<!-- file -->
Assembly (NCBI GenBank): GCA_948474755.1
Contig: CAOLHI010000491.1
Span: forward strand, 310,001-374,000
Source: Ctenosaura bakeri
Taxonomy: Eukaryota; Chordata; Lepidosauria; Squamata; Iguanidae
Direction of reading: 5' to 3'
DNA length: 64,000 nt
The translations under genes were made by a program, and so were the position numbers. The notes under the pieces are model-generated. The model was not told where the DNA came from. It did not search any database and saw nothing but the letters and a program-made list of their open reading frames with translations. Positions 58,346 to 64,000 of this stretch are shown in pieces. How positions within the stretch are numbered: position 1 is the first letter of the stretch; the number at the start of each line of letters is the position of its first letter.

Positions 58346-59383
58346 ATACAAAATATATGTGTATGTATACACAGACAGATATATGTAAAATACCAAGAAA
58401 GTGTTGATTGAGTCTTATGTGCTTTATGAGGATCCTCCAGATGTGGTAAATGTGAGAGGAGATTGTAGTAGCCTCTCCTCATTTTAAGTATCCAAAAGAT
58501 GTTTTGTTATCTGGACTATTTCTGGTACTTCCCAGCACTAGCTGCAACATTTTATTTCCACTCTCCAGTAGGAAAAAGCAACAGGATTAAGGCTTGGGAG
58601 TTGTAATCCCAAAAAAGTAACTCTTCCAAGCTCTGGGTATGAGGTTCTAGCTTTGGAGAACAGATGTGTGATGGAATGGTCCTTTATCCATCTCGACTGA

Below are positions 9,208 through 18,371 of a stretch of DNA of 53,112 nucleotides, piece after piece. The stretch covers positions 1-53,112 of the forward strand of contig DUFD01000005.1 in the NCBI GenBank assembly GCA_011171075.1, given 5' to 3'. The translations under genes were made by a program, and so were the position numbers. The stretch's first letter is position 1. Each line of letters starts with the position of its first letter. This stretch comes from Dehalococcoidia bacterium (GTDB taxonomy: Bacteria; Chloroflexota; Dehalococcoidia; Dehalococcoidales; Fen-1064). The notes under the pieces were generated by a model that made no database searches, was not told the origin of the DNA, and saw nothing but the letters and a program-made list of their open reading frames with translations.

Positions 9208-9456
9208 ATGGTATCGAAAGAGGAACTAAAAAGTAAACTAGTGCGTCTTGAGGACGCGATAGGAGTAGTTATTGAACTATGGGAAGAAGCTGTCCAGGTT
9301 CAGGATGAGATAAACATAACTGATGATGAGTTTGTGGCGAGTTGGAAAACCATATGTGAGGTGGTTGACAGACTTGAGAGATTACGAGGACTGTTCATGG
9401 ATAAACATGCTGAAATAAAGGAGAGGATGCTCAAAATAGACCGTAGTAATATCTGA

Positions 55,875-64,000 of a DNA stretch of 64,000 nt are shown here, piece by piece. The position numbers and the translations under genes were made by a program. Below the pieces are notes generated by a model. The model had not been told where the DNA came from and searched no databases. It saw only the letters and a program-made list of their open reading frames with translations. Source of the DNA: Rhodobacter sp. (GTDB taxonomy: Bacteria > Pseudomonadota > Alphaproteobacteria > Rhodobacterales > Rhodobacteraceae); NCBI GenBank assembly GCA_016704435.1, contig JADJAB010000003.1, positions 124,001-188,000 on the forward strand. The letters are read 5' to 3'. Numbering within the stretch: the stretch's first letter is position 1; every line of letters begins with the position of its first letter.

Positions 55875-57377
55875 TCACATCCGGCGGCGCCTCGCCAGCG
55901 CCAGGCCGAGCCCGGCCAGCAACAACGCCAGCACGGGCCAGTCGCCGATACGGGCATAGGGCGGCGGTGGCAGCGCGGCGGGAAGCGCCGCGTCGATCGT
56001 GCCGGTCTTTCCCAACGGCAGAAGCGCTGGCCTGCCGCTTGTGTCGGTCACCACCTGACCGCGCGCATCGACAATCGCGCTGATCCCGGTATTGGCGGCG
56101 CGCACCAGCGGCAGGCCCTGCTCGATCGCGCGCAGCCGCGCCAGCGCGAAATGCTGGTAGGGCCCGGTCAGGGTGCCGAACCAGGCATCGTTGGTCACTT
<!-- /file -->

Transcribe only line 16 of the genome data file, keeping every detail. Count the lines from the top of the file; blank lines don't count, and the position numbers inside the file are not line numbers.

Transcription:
9208 ATGGTATCGAAAGAGGAACTAAAAAGTAAACTAGTGCGTCTTGAGGACGCGATAGGAGTAGTTATTGAACTATGGGAAGAAGCTGTCCAGGTT